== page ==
Merry Christmas!  I hope that you all are enjoying your families, stuffing yourself with food, and opening lots of presents!

I thought that I would leave you with some Christmas decoration ads from the 1911 Sears, Roebuck, & Co. catalog.:)

And I have to add – I found many people named “Merry Christmas” on Footnote.com. The one I liked the most though was Merry Christmas Easter born on Christmas Day 1918.:)

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Here are the slaves listed in the inventory of the estate of Thomas Moorman, who died in 1766 in Bedford county, VA.  I hope that this may prove to be helpful to someone in their research.

And on a side note, I need your advice. Do you think it’s better to transcribe word for word as below, or to do an abstract, which is much easier to read? Or both? Just curious about what other people do with their records.

Slaves listed were:

Negroes Viz + 1 Wench Named Moll S.60″0″0
1 Do. Do. Dinah 70″0″0
1 Do. Do. Moll 40″0″0
one Negro Fellow his Eye Sight fail + Named Sam 10″0″0
1 Negro Wench Named Hanah 55″0″0
1 Do. Girl Do. Jean S.40″0″0
1 Do. Do. Jude 38″0″0
1 Boy Do. Dick 45″0″0
1 Girl Do. Named Philis 30″0″0
1 Boy Do. Do. Gloster 20″0″0
1 Do. Do. Puter 50″0″0

  • Antonisha - June 6, 2012 - 12:12 pm

    Hey Jennifer,

    Just stopping by from http://ourcreativesouls.blogspot.com. Just wanted to let you know the blog is back up and running.

    Have you gotten any ideas about transcribing versus abstracting? I decided to start doing the Friends of Friends Friday and I’m trying to figure out which way would be better.

    ThanksReplyCancel

  • Daniel Moore - December 14, 2012 - 7:38 pm

    Thank you for posting the transcriptions and actual documents. I am also descended from Thomas Moorman through his daughter Mary. My opinion is that it is always better to transcribe the complete document so that each researcher may better interpret the document. Abstracts are useful when writing a narrative for ease of reading.ReplyCancel

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Last month, we picked up this rocking chair from my husband’s grandma.  Her parents, Clyde and Rose (Hollingsworth) Davidson, had it since they first set up house.  Clyde rocked his children, grandchildren, and great-grandchildren in that chair.  It is truly a family heirloom and we are very thankful to have it.

My husband is a great woodworker.  He sanded the old varnish off and simply oiled it down.  Isn’t it beautiful?  The last part of his project is putting a new cushion on the seat.  I love old furniture, especially pieces that have family history like this one.

  • Jo Graham - December 23, 2010 - 10:08 am

    I’m sure you’ll all enjoy rocking in it all the more, thinking about all the family who have sat in it :-)ReplyCancel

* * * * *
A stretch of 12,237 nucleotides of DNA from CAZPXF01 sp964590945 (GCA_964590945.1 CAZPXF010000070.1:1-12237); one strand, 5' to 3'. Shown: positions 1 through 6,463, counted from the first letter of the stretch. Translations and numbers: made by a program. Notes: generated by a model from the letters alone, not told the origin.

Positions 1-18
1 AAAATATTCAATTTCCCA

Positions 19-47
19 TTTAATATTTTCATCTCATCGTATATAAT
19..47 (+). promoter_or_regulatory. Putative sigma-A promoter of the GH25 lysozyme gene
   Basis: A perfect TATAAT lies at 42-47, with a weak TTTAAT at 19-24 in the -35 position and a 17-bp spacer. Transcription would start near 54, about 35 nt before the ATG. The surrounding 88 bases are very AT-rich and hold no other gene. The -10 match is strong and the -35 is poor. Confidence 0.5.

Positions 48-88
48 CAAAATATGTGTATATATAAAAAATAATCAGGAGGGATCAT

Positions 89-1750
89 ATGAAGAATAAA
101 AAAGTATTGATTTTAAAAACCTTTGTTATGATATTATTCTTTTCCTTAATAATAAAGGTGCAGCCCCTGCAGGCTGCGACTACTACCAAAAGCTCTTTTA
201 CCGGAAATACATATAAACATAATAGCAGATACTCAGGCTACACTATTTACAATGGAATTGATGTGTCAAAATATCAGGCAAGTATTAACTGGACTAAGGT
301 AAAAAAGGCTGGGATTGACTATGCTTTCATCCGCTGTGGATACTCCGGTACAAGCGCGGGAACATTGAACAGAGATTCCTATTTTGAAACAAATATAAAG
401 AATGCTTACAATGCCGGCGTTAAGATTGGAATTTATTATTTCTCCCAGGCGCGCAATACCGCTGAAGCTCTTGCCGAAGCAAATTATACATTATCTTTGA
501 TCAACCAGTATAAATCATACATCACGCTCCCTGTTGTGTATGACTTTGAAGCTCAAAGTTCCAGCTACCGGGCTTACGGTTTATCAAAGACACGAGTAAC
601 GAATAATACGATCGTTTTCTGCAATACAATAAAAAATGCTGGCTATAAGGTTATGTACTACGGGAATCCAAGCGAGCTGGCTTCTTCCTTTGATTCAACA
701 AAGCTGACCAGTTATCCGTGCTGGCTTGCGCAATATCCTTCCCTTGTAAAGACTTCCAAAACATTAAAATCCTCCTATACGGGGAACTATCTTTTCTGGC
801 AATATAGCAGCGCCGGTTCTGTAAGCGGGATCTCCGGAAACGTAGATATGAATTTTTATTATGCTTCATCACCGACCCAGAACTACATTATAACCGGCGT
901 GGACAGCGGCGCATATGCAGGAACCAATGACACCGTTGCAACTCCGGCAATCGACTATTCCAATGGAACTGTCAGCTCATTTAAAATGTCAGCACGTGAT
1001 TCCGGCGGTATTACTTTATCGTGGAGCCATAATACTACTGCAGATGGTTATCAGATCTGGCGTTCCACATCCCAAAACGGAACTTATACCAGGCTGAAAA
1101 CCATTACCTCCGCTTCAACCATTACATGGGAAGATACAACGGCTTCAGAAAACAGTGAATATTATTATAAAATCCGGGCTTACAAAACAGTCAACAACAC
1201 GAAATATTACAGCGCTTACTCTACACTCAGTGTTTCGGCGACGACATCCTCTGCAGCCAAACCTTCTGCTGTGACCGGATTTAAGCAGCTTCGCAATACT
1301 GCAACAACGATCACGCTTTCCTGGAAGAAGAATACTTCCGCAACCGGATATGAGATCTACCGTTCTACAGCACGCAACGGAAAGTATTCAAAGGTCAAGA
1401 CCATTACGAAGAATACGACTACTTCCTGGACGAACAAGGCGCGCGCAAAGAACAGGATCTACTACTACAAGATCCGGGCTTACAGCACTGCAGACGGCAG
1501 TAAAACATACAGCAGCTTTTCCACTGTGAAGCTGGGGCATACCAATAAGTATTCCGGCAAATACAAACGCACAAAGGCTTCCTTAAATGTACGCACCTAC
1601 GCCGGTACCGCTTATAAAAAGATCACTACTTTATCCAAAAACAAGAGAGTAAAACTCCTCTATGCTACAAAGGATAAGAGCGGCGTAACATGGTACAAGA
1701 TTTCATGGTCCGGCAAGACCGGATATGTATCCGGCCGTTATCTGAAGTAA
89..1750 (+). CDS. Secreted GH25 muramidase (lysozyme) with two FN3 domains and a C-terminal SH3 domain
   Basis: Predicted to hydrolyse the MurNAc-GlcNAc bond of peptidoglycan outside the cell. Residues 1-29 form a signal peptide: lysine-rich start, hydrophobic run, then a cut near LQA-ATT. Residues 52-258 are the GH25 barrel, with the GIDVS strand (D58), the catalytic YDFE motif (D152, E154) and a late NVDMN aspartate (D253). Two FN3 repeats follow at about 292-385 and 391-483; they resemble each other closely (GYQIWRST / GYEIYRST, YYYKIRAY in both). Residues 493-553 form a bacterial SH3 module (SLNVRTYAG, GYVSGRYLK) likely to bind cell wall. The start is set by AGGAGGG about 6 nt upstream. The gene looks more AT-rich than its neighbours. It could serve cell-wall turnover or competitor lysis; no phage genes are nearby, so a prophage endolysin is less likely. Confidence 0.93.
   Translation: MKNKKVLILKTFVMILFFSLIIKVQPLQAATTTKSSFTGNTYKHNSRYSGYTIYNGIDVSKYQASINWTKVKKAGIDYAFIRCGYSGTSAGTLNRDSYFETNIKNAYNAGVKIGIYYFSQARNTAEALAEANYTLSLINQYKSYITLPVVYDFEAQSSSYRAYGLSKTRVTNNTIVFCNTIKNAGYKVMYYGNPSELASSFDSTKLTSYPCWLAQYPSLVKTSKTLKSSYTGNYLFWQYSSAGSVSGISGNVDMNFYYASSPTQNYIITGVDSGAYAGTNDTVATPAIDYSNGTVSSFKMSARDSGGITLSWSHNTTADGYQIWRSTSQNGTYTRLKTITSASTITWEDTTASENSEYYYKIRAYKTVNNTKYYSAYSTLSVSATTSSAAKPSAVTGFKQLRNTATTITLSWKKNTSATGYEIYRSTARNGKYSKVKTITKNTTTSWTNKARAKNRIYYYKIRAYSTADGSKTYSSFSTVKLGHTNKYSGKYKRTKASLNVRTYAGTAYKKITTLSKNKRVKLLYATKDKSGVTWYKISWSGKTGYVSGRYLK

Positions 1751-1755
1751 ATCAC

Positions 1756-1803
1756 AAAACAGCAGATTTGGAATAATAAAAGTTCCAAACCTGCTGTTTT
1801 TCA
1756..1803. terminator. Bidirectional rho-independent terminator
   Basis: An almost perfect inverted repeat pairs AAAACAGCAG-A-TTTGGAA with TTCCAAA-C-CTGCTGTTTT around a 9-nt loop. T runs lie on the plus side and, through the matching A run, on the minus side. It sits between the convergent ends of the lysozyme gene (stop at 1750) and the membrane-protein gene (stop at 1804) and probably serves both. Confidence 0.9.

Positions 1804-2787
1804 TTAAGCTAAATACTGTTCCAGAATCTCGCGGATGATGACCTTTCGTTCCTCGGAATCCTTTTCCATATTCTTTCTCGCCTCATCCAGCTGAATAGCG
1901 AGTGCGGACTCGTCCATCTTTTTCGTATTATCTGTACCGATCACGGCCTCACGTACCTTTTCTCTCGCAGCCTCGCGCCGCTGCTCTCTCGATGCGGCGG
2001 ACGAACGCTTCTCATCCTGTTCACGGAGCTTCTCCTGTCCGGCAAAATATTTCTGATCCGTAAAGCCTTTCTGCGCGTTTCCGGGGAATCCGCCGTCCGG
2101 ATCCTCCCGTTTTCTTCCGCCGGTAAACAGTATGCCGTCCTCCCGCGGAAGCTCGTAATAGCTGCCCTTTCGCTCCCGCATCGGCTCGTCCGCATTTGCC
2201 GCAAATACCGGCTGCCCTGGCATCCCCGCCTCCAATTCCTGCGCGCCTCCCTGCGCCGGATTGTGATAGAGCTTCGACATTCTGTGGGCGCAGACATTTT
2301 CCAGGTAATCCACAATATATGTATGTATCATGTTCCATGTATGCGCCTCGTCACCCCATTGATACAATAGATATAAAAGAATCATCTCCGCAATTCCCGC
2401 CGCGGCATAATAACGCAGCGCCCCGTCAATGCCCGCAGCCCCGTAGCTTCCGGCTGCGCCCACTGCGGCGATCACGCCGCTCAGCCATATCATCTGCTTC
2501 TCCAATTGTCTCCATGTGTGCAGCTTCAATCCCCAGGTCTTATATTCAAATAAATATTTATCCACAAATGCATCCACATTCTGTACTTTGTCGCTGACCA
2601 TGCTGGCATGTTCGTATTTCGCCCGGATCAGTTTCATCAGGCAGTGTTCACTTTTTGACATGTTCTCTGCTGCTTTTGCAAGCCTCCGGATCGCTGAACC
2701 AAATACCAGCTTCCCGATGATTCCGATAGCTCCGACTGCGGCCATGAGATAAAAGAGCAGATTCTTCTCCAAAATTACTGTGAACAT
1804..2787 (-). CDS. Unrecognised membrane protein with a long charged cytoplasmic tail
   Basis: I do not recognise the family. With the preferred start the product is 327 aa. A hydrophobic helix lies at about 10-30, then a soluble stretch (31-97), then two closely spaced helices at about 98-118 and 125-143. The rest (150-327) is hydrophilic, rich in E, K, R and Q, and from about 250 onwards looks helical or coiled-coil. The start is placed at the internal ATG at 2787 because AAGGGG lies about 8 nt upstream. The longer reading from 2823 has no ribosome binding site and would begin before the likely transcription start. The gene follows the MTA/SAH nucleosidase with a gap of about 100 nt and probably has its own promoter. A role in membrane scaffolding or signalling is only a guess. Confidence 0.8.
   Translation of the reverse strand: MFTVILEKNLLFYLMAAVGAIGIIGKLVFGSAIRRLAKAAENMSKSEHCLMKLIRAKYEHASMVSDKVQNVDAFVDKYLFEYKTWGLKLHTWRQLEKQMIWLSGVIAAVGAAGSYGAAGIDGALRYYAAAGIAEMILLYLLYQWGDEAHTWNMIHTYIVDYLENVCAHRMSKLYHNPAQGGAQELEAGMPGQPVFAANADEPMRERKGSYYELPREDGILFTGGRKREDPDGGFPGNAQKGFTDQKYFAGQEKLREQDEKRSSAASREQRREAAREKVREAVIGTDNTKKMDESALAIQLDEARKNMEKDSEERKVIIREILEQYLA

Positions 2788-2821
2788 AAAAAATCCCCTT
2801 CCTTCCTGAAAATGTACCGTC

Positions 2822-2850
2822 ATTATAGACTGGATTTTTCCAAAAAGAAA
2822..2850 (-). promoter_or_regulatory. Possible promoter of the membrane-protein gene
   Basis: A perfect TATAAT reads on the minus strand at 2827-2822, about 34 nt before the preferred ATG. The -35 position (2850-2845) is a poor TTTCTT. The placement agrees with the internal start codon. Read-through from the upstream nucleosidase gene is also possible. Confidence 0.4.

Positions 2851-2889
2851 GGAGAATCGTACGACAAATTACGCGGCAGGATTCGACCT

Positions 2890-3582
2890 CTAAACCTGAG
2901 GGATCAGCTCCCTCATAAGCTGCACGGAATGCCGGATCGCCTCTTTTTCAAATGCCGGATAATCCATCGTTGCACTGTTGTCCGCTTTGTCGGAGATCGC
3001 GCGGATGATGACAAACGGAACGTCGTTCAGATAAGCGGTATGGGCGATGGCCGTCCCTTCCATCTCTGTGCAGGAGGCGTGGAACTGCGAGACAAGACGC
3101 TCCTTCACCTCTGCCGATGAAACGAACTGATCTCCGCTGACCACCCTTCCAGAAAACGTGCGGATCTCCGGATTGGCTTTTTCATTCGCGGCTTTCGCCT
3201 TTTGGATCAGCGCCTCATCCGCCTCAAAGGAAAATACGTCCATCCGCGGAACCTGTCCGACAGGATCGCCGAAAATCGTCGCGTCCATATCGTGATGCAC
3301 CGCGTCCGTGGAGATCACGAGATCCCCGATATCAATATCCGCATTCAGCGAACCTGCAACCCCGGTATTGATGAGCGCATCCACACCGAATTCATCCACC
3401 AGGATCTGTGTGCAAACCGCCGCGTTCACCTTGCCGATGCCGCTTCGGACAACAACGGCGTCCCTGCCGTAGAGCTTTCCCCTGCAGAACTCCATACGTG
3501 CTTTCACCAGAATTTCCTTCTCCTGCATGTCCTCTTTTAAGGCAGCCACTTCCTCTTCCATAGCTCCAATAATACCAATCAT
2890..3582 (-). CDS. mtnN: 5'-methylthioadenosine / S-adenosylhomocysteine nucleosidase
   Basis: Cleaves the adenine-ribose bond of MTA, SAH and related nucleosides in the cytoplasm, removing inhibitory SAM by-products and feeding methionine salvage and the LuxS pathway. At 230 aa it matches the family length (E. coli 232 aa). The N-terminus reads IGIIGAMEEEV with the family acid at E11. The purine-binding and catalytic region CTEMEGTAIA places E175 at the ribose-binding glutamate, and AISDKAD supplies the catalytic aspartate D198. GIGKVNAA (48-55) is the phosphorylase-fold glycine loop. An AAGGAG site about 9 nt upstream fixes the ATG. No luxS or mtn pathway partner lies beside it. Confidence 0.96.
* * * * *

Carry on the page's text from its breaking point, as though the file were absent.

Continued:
• Susan - December 29, 2010 - 2:38 pm

    What a wonderful heirloom to have! The only thing better than a rocking chair is one broken in by your family.ReplyCancel

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Just what we all need, right? Can you imagine something being marketed as the “toilet mask” in this day and age?

This is from the Spring 1905 Sears, Roebuck, & Co. catalog, but it looks like the same ad was in the 1899-1913 issues.  I wonder if it was a big seller.

  • Amy Coffin - December 22, 2010 - 10:04 pm

    Acid-cured transparent rubber? Sign me up!ReplyCancel

  • Jo Graham - December 23, 2010 - 3:21 am

    Your post title conjured up some odd visions! A mask for the toilet? A mask to wear in less-than-perfect public WC’s? I wonder if you were meant to wear it overnight in bed? Not an attractive look! :-)ReplyCancel

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From left to right: Mina, Albert, Roselie, Joseph David Hollingsworth, Ora, Rosanna Jeanette (Pewsey) Hollingsworth.

Their home was in Tonganoxie, Leavenworth county, Kansas.  It is small and simple, but beautifully made.

Mina, Albert, and Roselie were 3 of Joseph and Rosanna’s 5 children.  Ora was their grandson, son of their son Michael, who died of typhoid fever in 1896.

Ora was born in 1894, and Roselie in 1890, so my guess is that the picture was taken in about 1896-1897.

  • Susan - December 22, 2010 - 9:30 am

    I am completely smitten by this picture. It seems to perfectly represent those families settling on the plains. The house IS beautiful and such a testament to their plans and hopes. I’m rambling here, but this just took my breath away this morning. Thanks for sharing it with us.ReplyCancel

  • Elizabeth Woods - December 25, 2010 - 1:13 am

    Jennifer, the house is still standing in Tonganoxie, Kansas.
    It was built by Joseph David Hollingsworth for his family.
    Little Ora Hollingsworth, is the 1st son of Michael Hollingsworth and his wife, Betsy(?). Their baby boy is sleeping in the house.
    This is in September or October of the year Michael Hollingsworth died. His wife had left after their baby was born.
    The photo was taken by a photographer.
    Mother said her Mother, Rosalie Melissa, said The Photographer has asked them to all stand still and not move. A chicken had walked across the yard, little Ora saw the chicken, never moved his head, but his eyes followed the chicken from one side of the yard to the other.
    Joseph & Rosanna were caring for their 2 grandsons as well as their three other children. Their oldest daughter, Mina Treat,was married and lived in the Caldwell, KS. area with her husband. comments by Granddaughter of Rosalie, “Mom W.”ReplyCancel

  • Jen - December 25, 2010 - 10:35 am

    Thanks! That is funny about the chicken. :) We’ll have to go and see the house next time we’re in KS.ReplyCancel

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